Though the Consumer Product Safety Commission ruled the candy didn’t violate its safety regulations, the Food and Drug Administration wrote to Nestle in July 1997 saying it violated the 1938 Food and Drug Act.

Leading the charge was an elite group of consumer lobbyists known for taking on big adversaries. Soon after Carol Tucker Foreman criticized the product, supermarket chain Stop and Shop announced it would no longer sell them. Also on the team was Connecticut State Atty. Gen. Richard Blumenthal, who called on officials to address the issue “before Nestle Magic could become Nestle tragic,” according to the L.A. Times.

Though Mars Inc. representatives originally denied involvement in the effort,  the company later acknowledged that it had picked up the tab, according to the Times.

In September 1997, Mars executives wrote a letter to the Food and Drug Administration saying it had joined critics because “we care about the public interest,” according to the Washington Post. A month later, Nestle announced that it would discontinue sales of its competing product, telling the L.A. Times that the company felt its candy was safe but took it off the market due to “an unresolved technical, legal problem.”

In 2013, Mars Inc. spent $1.99 million on lobbying efforts, according to data from the Senate Office of Public Records that was compiled by Nestle spent a total of $4.8 million in the same year, with the vast majority going toward food processing and sales.

The 1997 fight wasn’t the first time toy-filled chocolate eggs came under fire. In 1989, the candies were discussed in British Parliament after a child died from choking on a small piece.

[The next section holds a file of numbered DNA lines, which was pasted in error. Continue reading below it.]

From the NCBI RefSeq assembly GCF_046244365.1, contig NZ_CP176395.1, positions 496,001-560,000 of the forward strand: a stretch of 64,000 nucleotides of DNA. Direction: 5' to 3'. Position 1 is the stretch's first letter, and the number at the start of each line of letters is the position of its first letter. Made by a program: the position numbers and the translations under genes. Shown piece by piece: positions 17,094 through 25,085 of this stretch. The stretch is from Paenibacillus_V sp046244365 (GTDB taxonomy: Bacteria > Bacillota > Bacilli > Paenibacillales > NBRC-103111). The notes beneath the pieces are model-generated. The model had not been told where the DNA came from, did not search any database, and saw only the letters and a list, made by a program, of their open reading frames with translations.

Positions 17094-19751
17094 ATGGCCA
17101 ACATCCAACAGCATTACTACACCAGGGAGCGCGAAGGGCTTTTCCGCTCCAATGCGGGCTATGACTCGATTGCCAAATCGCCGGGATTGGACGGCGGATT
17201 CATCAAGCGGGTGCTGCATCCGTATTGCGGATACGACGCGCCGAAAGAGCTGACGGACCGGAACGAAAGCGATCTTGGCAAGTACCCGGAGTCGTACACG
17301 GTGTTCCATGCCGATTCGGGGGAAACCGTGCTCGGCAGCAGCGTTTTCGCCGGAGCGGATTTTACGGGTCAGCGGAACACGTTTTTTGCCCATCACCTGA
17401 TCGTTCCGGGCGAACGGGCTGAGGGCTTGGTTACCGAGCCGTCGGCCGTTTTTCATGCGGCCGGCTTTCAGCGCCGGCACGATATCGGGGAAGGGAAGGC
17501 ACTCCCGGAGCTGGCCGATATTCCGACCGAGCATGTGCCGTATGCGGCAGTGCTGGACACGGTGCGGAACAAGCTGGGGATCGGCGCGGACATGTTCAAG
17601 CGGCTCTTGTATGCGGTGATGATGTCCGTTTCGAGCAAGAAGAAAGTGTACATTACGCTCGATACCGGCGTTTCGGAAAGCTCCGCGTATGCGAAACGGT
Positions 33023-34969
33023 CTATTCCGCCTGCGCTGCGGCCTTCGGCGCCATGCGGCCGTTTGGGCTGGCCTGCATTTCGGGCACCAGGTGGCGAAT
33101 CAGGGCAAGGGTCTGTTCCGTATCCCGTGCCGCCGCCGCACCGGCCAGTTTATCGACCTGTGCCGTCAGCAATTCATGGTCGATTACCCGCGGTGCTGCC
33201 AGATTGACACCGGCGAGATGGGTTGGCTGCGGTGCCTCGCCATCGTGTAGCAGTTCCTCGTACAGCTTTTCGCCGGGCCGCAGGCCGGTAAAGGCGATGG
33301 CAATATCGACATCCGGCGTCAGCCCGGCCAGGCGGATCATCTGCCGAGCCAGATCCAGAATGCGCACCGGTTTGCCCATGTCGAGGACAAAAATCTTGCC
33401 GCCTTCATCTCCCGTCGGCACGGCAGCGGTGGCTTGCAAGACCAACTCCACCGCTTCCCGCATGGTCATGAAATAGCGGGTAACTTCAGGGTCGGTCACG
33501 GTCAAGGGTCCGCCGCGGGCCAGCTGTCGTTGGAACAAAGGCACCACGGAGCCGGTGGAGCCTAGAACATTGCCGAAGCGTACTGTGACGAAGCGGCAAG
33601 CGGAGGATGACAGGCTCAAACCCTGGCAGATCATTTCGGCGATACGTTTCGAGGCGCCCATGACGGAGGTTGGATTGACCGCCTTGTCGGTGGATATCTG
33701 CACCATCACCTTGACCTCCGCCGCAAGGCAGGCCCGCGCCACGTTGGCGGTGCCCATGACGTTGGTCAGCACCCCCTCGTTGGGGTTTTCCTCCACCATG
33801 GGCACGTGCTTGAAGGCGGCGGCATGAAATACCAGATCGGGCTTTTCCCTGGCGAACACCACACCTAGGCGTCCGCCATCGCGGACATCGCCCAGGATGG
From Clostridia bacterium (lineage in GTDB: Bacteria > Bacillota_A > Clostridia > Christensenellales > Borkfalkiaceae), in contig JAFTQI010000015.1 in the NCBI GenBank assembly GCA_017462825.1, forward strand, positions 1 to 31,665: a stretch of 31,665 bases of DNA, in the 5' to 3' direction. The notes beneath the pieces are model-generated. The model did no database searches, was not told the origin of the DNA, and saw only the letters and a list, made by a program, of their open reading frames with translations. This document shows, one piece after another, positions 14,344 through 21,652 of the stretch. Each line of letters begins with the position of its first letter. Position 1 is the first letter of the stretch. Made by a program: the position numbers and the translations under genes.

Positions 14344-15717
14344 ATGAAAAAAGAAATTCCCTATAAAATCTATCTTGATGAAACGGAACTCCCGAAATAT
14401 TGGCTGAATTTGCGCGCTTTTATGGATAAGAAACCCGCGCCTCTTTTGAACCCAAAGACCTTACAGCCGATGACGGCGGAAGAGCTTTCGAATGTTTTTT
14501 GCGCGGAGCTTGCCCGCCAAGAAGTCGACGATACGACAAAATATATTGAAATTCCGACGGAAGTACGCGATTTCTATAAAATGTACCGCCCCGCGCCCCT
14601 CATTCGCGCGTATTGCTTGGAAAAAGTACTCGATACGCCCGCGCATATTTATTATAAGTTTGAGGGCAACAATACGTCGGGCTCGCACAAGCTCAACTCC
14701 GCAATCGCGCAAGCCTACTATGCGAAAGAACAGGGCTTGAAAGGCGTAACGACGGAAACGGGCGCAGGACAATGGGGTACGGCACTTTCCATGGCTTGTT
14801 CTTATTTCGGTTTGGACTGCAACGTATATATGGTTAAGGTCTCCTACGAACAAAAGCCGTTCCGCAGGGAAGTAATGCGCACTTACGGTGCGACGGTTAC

Though officials admitted it was a “tragedy,” they determined that “it would be wrong to seek to ban the product,” and that “parents must always satisfy themselves that anything that their young children have, use or play with is used safely and responsibly.”

Though statistics are difficult to come by, between 1999 and 2000, at least seven children around the world died from choking on Kinder Surprise toys, according to the Birmingham Post & Mail.

Despite its contraband status in the United States, there are still some who advocate for Kinder Surprise.

A website entitled “Free The Egg: Life, liberty and the pursuit of chocolate” is the front for a movement dedicated to bringing the treat back to Americans.

“An obscure 1939 law has kept the fun chocolate eggs with amazing toys on the inside from the hands of millions of American children. We are striving to reverse the law,” reads its Facebook page, which has more than 2,000 likes.

Their online petition that begs American officials to “please look into this matter and help us restore the Ferrero Kinder Egg to shelves in the United States,” has garnered more than 4,000 signatures.

But the chocolate egg has been drawn into an even larger and more politically fraught debate about child safety in the United States.

“Why is it easier for an American to buy an assault weapon than it is to buy a chocolate Easter egg,” said Shannon Watts, founder of Moms Demand Action for Gun Sense in America, in a public statement last March.

“It doesn’t make sense that a chocolate Easter egg is regarded as more hazardous to our children’s safety than an assault weapon,” she said.